Madagascar: Humanitarian Snapshot (January - February 2019)

Originally published



More than 1,100 people–mostly children–have died due to an escalating measles outbreak which has spread to all 22 regions of Madagascar. At least 79,000 cases were reported between 03 September 2018 and 28 February 2019. The total number of people affected by the outbreak could be even higher, as cases at the community level are often under reported. Given the high levels of chronic malnutrition–47 per cent of children under age 5 in Madagascar are malnourished–children in Madagascar face heightened risks of serious complications and death from measles. A mass vaccination campaign has been mobilised, with more than 3.3 million children reached to date, and cases have begun to decrease in 25 districts targeted by the vaccination campaign. Meanwhile, a reduction in plague cases was reported, with only seven districts reporting new cases in February.

Some 1.3 million people are projected to be severely food insecure in Madagascar through to March 2019, more than 366,000 of whom are facing emergency (IPC phase 4). In southern Madagascar, although farmers expanded cropped areas after heavy rains in December and January, many poor farmers lacked the means to buy seeds and other inputs. Meanwhile, western Madagascar received below-average rains for the third consecutive year, leading to significant losses in rice production.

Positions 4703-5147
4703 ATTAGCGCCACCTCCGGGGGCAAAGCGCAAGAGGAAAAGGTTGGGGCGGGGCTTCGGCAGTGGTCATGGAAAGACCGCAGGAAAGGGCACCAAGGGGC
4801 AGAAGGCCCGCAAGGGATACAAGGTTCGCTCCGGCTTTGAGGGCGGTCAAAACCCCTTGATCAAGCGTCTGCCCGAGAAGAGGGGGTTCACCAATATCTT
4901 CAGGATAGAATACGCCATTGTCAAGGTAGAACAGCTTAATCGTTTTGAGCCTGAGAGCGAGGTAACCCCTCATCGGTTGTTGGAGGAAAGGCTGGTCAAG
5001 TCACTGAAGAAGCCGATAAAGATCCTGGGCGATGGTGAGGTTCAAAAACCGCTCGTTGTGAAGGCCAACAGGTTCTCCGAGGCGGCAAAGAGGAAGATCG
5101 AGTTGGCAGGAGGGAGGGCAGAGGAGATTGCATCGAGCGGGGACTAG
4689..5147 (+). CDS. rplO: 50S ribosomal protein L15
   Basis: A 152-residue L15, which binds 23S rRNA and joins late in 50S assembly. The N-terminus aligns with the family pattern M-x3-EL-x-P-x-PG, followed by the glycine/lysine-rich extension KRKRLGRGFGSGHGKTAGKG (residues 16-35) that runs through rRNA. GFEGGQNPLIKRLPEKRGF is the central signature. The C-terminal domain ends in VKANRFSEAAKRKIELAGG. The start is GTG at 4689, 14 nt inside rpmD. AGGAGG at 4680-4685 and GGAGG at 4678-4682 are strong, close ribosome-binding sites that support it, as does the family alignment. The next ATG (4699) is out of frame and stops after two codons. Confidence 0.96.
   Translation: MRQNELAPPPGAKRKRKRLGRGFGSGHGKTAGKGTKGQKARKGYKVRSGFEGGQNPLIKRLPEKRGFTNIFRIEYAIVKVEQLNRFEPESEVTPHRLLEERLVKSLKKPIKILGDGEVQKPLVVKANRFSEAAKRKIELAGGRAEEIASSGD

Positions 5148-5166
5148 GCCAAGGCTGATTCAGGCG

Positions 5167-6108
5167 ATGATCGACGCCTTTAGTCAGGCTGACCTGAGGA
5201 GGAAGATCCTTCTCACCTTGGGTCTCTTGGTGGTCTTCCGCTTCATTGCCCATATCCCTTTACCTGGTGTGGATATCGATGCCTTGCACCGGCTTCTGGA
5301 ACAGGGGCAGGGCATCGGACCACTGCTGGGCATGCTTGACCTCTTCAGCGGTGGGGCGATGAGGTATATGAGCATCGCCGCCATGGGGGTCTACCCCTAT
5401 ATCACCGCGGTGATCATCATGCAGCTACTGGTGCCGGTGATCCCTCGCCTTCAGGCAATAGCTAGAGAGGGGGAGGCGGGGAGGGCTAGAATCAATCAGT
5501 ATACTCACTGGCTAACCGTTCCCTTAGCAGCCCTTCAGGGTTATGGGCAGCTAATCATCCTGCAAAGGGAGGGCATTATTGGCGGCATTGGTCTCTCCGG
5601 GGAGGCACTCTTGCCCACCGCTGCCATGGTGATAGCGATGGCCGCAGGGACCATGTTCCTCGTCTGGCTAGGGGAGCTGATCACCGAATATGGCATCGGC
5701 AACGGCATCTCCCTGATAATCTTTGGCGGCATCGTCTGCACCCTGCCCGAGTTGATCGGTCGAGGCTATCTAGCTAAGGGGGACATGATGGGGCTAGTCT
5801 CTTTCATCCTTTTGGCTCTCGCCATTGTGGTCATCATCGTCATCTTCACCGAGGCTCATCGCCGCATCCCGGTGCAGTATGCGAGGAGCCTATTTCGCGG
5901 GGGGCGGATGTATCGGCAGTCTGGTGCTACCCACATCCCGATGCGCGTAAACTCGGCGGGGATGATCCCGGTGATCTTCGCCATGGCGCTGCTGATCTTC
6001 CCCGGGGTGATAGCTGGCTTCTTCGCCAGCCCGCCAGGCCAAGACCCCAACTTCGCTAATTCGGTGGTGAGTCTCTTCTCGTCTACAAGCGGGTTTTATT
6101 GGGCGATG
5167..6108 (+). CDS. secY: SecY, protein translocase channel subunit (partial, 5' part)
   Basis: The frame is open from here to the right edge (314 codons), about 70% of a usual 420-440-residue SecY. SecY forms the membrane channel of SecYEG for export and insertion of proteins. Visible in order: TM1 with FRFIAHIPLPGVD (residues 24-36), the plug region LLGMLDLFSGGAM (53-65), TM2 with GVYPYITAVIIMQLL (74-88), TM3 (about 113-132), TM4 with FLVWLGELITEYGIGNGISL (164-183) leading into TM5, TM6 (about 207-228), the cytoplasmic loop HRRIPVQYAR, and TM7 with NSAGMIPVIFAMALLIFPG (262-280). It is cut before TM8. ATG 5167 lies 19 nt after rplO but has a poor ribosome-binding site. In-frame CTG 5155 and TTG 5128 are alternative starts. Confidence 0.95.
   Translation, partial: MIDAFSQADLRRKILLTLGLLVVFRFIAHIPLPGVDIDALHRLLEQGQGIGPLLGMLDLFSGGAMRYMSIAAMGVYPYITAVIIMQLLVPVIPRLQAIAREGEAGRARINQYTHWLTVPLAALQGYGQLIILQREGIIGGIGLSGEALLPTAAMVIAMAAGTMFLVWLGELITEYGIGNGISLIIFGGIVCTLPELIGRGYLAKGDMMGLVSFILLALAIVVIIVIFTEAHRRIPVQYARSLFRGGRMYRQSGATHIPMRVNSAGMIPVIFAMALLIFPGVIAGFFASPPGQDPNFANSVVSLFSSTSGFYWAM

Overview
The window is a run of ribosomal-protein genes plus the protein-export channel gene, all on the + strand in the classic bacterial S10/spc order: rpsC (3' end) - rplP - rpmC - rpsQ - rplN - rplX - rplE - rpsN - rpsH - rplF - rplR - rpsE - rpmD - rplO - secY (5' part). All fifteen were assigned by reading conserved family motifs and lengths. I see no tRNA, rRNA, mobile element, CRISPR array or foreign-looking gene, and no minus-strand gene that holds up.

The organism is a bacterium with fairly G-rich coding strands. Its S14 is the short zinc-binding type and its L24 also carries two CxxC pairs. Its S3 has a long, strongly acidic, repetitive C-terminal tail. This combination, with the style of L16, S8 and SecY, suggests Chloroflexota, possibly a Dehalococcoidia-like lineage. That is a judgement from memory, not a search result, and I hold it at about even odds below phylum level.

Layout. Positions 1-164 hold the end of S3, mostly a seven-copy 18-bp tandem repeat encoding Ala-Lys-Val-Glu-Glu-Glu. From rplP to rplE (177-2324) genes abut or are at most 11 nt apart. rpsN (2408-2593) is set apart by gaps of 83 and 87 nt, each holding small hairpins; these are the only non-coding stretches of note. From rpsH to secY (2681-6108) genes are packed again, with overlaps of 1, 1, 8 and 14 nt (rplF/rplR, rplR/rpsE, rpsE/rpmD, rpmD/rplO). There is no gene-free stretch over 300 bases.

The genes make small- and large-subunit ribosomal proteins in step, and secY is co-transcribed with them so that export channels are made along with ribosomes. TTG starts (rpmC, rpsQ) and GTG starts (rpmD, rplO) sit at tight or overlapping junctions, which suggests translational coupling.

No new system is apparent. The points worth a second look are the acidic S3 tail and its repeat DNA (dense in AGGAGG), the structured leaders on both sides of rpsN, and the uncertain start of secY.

The cyclone season affected more than 9,400 people in January and February, including over 3,200 who were temporarily displaced. In January, Tropical Storm Eketsang caused floods and landslides during its passage near Madagascar’s south-west coast. In the capital,
Antananarivo, landslides killed at least 31 people. In February, 46 people were reportedly killed by flash floods that affected two villages in Ampanihy and Betioky districts. The 2018–19 South-West Indian Ocean cyclone season is expected to last until the end of April.

UN Office for the Coordination of Humanitarian Affairs
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